NICE MISSES CHANCE TO IMPROVE QUALITY OF LIFE FOR PEOPLE WITH PAINFUL HAND CONDITION IN ENGLAND

September 2015

The British Dupuytren’s Society (BDS) is astonished that NICE has decided NOT to make collagenase injections available on the NHS for Dupuytren’s contracture, a condition where the fingers gradually bend in towards the palm of the hand and cannot be straightened. Two million patients in England are affected by Dupuytren’s and this decision means that invasive surgery will be the only option to straighten their fingers.

This decision has come after two years of fighting to ensure that new treatments for Dupuytren’s are developed and then made available. Now only people enrolled in clinical trials for collagenase injections will be able to continue receiving treatment.

Dupuytren’s contracture can impact on daily activities making them more difficult, such as holding a knife and fork, opening jars, writing text messages or playing sports.[i,ii]

Anna Schurer, Chief Executive of the BDS, who is also a sufferer of Dupuytren’s contracture said:

“This will create an unfair divide in the UK. Collagenase (Xiapex) injections are already approved in Wales and Scotland; English patients will now only be offered surgery, with a long and painful recovery afterwards and scarring to the hand that makes future treatments more difficult.

“While we understand NICE has a duty to decide if new treatments are cost effective compared to treatments already available on the NHS, we are urging NICE to consider quality of life too. I know from my own experience that recovery after surgery, time off work, and being able look after yourself again and use the affected hand, can take months. I would urge them to consider the patient’s point of view as many patients would like to avoid surgery and opt for far less invasive injections instead.

The BDS has campaigned for this treatment to be made available on the NHS, arguing that investment in treatments for Dupuytren’s is rare, and will become even more so if there is a refusal to provide Xiapex on the NHS.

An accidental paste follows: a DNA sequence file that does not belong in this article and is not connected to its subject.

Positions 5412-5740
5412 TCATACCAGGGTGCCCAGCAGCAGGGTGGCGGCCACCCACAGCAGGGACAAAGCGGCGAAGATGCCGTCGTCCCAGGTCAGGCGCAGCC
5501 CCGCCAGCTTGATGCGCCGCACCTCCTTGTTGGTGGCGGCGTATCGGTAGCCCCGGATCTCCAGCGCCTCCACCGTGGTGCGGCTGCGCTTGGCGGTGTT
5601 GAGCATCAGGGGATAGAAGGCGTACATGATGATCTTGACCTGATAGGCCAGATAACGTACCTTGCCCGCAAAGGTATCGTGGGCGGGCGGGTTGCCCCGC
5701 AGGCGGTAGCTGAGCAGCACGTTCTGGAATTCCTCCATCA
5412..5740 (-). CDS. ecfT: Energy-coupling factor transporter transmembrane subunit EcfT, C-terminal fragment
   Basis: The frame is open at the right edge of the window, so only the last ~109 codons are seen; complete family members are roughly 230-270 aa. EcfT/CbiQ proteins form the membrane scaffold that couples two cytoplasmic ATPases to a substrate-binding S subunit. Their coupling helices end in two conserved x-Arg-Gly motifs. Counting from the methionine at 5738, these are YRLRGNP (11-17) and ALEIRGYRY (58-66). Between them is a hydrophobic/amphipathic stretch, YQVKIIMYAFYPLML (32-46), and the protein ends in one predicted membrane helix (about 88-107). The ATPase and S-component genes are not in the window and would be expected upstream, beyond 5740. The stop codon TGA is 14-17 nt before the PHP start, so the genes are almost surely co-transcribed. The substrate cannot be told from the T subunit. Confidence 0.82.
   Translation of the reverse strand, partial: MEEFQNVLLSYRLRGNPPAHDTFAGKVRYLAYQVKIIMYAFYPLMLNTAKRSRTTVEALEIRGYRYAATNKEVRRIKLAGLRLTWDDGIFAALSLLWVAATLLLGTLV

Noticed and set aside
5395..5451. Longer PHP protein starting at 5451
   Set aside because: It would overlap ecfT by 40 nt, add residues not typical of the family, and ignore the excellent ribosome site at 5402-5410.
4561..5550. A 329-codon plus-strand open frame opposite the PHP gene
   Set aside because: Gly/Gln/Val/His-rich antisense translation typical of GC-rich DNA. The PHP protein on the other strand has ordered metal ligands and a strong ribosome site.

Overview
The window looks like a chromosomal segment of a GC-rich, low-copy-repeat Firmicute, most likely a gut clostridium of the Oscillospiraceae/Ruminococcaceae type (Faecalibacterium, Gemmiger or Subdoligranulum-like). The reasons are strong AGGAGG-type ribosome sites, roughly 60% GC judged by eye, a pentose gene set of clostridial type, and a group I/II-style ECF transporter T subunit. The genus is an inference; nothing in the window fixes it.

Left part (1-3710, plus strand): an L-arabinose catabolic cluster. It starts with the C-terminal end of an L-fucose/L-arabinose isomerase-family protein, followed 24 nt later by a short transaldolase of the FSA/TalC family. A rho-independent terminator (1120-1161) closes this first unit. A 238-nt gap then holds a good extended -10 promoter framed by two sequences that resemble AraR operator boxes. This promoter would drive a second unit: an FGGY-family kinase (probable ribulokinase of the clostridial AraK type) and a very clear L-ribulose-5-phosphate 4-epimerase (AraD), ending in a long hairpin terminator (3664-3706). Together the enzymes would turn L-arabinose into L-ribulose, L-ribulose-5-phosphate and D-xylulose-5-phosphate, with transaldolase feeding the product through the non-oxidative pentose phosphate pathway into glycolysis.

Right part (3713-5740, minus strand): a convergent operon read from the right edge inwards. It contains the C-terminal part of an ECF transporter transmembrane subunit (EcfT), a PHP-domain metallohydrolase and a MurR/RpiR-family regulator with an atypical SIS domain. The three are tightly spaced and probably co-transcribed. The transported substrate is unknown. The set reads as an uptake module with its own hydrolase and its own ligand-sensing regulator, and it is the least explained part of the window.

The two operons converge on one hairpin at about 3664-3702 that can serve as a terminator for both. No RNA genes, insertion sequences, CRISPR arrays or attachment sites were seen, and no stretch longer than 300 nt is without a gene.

Anna continued: “We hope that in the near future, as more data becomes available on the advantages of this new treatment, that NICE will reconsider and accept the benefits outweigh the (slight) extra cost.

ENDS

NOTES to EDITORS:

For media enquiries please contact the BDS Secretariat: louise@dupuytrens-society.org.uk or 020 8971 6416.

i Bayat A et al. Ann R Coll Surg Engl 2006; 88(1):3-8i Bayat A et al. Ann R Coll Surg Engl 2006; 88(1):3-8

ii Townley WA et al. BMJ 2006; 332(7538):397-400

iii Rayan GM. J Bone Joint Surg Am 2007; 89(1):189-98

iv Leclerg C (2000): Epidemiology. In Tubiana R, Leclercq C, Hurst LC. Dupuytren’s disease 53-58. Informa Healthcare. [prevalence 3% to 6%]

v NHS Choices http://www.nhs.uk/Conditions/Dupuytrens-contracture/Pages/Introduction.aspx

January 2015

The BDS send the Winstanley, Orrell and Ashton in Makerfield MP a letter and an email about Xiapex, and she has forwarded it to the Secretary of State for Health and the Shadow Health Team, and will let us know what their responses are. She seemed especially worried about the fact that collagenase injections ARE available on the NHS in Wales and Scotland, but won’t be in England.

The International Dupuytren’s Society had their AGM, all motions were passed.

Xiapex now has European license for use in Peyronie’s. Another step forward